Recently, more and more people from underrepresented countries are making their way into the world of literacy. Let’s start by learning a bit more about these extremely talented and versatile writers, authors or poets.


  1. The Great Indian Tee & Snakes by Kritika Pandey, India

Kritika Pandey from Ranchi, Jharkhand, India was the regional winner for Asia in the 2020 Commonwealth Short Story Prize. Her story “The Great Indian Tee and Snakes” focuses on a real-life incident Pandey had witnessed, where a man was murdered by a lynch mob and his wife had a miscarriage due to the grief she felt from her husband’s death. The 29-year-old author from Ranchi, Jharkhand gave up the perks of a stable cushy career after getting an engineering degree from the Birla Institute of Technology, Mesra to follow her passion. She earned a spot in the highly competitive Young India Fellowship post-graduate diploma programme in Liberal Studies before heading to the University of Massachusetts to pursue a Masters in Fine Arts for Poets and Writers.


  1. Eddo’s Souls by Stella Gaitano, South Sudan

The first novel from South Sudan to become published in the UK was one of the winners of the English PEN’s flagship translation awards. The PEN winners come from non-fiction, fiction, poetry, short stories, and children’s literature genres. The winning book from South Sudan called “Eddo’s Souls” by Stella Gaitano and is set to publish in June 2021. “Eddo’s Souls”, which focuses on shining light on discrimination and inhumanity, expresses themes of love, loss, and neglect. PEN Translates is grateful that their literary contests are involving more and more international literature. Submissions came from a more diversified pool than ever before, and represent a wide variety, with submissions from countries all over the world. English PEN seeks to bring these different works of literature to English-language readers to create a more diverse literary world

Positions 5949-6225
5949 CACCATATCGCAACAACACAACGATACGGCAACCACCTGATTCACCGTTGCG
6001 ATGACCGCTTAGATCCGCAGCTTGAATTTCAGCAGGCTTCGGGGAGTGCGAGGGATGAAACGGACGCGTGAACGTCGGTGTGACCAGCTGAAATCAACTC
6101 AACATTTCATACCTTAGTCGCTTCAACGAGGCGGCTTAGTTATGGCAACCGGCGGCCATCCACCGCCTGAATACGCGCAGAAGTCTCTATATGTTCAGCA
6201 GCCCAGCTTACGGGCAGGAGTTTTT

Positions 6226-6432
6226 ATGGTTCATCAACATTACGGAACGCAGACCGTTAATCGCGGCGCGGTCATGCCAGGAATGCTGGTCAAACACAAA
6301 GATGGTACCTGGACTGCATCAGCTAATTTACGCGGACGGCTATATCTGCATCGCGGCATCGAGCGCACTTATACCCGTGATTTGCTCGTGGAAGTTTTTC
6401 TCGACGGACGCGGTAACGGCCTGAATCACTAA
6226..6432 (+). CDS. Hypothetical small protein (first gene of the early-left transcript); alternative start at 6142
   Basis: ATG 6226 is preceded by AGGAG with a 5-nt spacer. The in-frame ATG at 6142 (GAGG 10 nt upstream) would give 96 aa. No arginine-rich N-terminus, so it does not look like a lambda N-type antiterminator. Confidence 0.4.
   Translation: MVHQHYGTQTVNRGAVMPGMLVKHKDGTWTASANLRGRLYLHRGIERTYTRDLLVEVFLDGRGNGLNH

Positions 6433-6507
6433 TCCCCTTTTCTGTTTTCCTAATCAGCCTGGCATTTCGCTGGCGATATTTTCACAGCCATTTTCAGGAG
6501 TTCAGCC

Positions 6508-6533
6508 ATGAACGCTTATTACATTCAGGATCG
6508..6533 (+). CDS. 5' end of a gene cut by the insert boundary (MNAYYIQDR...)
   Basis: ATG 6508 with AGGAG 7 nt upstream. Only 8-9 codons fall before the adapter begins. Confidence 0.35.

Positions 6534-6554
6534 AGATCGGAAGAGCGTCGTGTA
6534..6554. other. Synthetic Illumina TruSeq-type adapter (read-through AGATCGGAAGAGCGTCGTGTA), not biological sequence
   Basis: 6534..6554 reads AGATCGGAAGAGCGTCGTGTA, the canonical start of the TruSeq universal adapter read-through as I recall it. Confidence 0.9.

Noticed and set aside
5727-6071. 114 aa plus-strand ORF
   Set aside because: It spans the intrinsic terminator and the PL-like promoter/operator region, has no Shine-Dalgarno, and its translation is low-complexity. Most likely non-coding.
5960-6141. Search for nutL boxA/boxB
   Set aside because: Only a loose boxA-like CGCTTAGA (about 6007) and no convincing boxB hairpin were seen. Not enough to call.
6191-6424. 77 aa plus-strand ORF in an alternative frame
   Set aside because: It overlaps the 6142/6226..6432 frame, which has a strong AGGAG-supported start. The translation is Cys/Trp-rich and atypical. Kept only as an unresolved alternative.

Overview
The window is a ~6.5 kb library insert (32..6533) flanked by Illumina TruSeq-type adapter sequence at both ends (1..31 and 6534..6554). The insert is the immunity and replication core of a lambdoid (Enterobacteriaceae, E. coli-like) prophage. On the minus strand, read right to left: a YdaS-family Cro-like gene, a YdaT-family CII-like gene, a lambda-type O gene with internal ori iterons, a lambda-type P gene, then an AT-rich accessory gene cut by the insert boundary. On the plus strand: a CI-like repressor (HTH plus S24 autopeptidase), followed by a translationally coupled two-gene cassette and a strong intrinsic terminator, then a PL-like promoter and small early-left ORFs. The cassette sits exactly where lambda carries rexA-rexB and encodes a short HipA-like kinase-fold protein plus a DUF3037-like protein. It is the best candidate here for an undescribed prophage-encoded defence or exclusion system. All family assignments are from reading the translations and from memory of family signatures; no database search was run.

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  1. Have you heard George’s Podcast by George Mpanga, Uganda

George Mpanga, also known as ‘George The Poet’ made history at the 2020 Peabody Awards with his award-winning podcast, “Have you Heard George’s Podcast?”, which was the first British or European podcast to ever win a Peabody. Mpanga focuses on social-economic issues regarding people of colour all over the world. His thoughts take part in several pieces in Time Magazine, LA Times, and other publications. His award-winning podcast describes his experiences as a black citizen in Britain and the different problems he faced. The Peabody awards focus on representing stories that express significant issues in society.


The Future of Literature


Millions of students do not receive the education they deserve, and in developing countries, 53% of children around the ages 10-12 cannot read or understand simple stories. A strong foundation in reading has connections to many key skills that are important in everyday life. To increase the diversity in literature and represent many countries with fewer opportunities as developed countries, it is crucial that learning is improved in those countries. Learning poverty is a significant problem in the world and the World Bank, as well as some NGOs, look to half the number of children who cannot read by age 10, by 2030.  By improving literacy rates in many underdeveloped countries, children are able to use more of their potential through their writing and thoughts to represent themselves and their unique experiences to the world.

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Riddhi Bhattacharya is an amiable and aspiring student, freelance blogger, COO at The Teen Pop Magazine. Her passion resides in etching down the feeling of her mind and the notions of her mind and conveying them to the world with her speeches, articles, blogs and debates.

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